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Virulence of Ceratocystis ulmi from Wilting Siberian Elms in Minnesota
Plant Disease (1985)
  • Fred A. Baker, Utah State University
  • J. G. O'Brien
Many Siberian elms (Ulmus pumila L.) were diagnosed as having Dutch elm disease in St. Paul, Minnesota, in 1982. Because of the reported resistance of Siberian elms to Dutch elm disease, Siberian elms and American elms (U. americana L.) were inoculated with aggressive isolates of Ceratocystis ulmi (Buism.) C. Moreau obtained from each host to determine if a more virulent pathogen were present. Sapling-sized American elms (3–15 cm diam) inoculated in the field developed symptoms faster after inoculation with Siberian elm isolates than after inoculation with American elm isolates. Both isolates, however, killed American elms within 3 mo. Two months after inoculation, only isolates from Siberian elm caused symptoms in Siberian elm, a mottling of the foliage on inoculated branches. Siberian elm isolates caused more staining and moved greater distances proximally in the xylem of Siberian elm branches than did American elm isolates. Results suggest the existence of a C. ulmi strain more virulent to Siberian elms in Minnesota. References: Gibbs, J. M., and Brasier, C. M. Nature 241:381, 1973.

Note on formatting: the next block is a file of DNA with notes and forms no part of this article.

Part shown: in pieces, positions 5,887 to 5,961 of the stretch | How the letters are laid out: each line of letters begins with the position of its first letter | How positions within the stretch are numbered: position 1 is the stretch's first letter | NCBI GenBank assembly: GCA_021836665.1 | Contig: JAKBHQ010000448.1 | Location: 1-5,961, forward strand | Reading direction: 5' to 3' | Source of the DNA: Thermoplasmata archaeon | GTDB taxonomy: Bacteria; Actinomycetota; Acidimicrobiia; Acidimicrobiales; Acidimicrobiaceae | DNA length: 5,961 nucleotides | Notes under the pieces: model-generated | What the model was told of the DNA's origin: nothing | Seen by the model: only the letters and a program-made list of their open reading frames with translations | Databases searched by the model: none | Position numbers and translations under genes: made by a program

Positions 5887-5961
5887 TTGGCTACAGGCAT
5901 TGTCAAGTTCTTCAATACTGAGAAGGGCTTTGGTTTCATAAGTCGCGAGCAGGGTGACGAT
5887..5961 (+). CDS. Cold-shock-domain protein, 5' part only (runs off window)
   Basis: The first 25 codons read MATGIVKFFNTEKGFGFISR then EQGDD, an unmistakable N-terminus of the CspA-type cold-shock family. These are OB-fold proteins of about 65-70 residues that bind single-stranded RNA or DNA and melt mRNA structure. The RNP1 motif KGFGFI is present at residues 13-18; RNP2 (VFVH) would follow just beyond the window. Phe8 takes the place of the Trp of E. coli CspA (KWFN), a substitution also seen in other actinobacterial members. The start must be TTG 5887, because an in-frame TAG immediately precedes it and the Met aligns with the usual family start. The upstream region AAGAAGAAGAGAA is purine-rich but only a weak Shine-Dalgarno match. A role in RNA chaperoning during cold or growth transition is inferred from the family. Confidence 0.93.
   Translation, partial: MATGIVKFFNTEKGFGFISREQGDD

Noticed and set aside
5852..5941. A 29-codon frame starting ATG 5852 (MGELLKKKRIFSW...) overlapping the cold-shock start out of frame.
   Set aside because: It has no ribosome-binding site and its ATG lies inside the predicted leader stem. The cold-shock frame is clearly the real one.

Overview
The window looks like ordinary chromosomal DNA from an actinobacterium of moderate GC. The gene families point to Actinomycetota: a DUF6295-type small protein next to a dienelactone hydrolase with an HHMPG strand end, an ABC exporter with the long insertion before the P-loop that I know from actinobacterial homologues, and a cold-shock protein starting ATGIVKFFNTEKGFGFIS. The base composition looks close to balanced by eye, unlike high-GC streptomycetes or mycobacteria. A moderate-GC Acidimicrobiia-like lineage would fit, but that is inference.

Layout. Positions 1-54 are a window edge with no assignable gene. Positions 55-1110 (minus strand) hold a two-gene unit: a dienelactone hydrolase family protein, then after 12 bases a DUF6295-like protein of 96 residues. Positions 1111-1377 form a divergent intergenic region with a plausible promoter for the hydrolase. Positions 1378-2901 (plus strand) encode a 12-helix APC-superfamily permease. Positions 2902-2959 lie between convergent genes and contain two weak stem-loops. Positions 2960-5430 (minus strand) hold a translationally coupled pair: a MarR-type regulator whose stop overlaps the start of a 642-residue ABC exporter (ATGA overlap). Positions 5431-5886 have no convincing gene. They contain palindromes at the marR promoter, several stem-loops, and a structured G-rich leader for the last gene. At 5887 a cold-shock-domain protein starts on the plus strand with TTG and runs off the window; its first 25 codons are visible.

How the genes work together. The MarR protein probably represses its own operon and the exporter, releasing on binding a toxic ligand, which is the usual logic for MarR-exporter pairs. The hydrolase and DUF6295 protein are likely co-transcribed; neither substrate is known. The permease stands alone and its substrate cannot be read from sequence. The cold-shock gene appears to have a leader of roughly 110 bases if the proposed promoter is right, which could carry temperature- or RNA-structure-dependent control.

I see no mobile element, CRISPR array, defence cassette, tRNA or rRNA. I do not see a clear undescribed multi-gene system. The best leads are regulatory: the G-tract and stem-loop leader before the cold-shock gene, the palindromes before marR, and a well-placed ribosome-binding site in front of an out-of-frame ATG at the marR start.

Publication Date
Citation Information
Fred A. Baker and J. G. O'Brien. "Virulence of Ceratocystis ulmi from Wilting Siberian Elms in Minnesota" Plant Disease Vol. 69 Iss. 4 (1985)
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